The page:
HM Advocate v Ashrif: 1988

The accused had sought to recover the previous convictions of the complainant not from the prosecution, but from the Scottish Criminal Record Office.
Held: The appeal court came down firmly against permitting defence agents to recover the previous convictions of Crown witnesses: ‘In my opinion, there are very sound reasons why a diligence in these terms should not be granted. If access is to be given to such criminal records of a witness, it could not be confined to solicitors acting for accused persons but would also be available to accused persons who were appearing on their own behalf. This might then result in an accused getting full information of all offences of which the witness had been convicted even though these were not relevant and even though they had occurred many years before. If that were to be the position, the result might well be that members of the public would be slow to come forward to give evidence if they knew that their past record was liable to become public and in particular to be disclosed to an accused person to whom they might be known. This difficulty was recognised by the Thomson Committee who stated their ultimate conclusion in para 27.07 as follows: ‘While we have some sympathy with the view that the defence should be able to use previous convictions in the same way as the Crown, bearing in mind the general public interest, we are not persuaded that it is desirable that the previous convictions of witnesses should be disclosed to the accused person or his solicitor’.’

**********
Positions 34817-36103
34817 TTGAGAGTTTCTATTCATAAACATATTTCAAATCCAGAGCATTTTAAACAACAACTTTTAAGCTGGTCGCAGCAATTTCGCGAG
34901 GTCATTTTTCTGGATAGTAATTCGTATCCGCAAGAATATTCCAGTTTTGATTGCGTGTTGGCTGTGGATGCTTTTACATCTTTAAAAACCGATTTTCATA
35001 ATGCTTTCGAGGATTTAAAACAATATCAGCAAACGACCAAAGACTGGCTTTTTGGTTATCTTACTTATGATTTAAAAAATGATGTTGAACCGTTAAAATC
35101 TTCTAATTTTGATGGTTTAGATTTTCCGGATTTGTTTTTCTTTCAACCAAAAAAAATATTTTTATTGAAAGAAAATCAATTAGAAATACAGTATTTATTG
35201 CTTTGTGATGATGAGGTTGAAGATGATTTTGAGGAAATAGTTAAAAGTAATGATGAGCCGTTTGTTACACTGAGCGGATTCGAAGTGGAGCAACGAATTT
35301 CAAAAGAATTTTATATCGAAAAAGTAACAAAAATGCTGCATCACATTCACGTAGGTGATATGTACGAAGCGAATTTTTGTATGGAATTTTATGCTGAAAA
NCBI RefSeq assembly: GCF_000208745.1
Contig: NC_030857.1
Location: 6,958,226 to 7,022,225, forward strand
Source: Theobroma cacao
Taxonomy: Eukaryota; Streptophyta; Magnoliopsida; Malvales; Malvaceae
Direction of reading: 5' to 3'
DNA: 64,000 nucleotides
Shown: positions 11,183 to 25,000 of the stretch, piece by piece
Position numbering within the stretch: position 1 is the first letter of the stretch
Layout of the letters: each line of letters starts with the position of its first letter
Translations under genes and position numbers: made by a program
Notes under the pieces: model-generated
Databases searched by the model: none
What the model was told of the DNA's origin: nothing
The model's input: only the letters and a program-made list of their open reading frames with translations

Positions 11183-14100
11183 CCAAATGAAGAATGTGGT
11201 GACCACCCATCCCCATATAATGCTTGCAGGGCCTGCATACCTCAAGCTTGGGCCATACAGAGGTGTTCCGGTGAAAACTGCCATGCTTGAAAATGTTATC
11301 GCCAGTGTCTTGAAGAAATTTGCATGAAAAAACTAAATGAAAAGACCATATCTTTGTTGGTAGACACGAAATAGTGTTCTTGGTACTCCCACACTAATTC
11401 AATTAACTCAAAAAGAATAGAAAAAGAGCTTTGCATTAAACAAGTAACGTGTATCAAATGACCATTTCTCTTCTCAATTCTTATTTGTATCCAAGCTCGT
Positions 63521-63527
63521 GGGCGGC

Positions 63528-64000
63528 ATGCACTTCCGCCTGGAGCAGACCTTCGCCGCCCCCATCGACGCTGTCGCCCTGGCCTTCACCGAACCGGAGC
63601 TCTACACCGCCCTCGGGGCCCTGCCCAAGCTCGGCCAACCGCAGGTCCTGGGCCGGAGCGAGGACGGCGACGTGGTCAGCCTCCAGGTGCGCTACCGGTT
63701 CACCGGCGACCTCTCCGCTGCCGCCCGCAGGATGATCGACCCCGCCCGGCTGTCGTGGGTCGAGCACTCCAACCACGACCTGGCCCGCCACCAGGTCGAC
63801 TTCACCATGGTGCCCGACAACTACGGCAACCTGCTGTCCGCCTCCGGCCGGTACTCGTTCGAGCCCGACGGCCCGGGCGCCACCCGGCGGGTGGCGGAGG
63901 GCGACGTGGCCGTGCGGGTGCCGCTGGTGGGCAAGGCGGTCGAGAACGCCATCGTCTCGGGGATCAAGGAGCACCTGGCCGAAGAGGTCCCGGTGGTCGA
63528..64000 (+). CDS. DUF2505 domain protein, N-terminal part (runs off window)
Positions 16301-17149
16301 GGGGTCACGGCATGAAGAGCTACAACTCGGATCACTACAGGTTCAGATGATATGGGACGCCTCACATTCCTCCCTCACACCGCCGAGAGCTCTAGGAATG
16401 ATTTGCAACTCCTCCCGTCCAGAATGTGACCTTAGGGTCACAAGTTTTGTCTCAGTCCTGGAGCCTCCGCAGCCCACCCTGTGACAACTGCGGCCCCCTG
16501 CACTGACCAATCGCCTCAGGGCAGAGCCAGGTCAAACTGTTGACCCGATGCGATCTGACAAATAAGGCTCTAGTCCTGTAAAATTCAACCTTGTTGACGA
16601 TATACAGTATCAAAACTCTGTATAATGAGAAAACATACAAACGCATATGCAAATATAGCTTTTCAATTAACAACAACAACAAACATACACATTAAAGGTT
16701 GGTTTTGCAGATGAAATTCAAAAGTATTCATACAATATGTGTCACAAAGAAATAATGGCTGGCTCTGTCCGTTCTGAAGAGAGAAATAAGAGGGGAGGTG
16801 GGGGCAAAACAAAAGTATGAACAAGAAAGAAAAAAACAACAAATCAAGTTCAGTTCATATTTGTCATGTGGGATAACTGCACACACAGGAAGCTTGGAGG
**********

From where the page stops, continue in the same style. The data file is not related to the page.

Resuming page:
Lord Justice Clerk (Ross)


1988 SLT 567



Cited by:

Not FollowedMaan Petitioner 2001
The accused sought to defend a charge on indictment of assault on a special defence of self-defence and gave notice of an intention to attack the character of the complainer and the other two Crown witnesses. He sought the previous convictions of . .
CitedHolland v Her Majesty’s Advocate (Devolution) PC 11-May-2005
The defendant appealed his convictions for robbery. He had been subject to a dock identification, and he complained that the prosecution had failed in its duties of disclosure.
Held: The combination of several failings meant that the defendant . .
Lists of cited by and citing cases may be incomplete.

Criminal Practice

Updated: 07 May 2022; Ref: scu.225525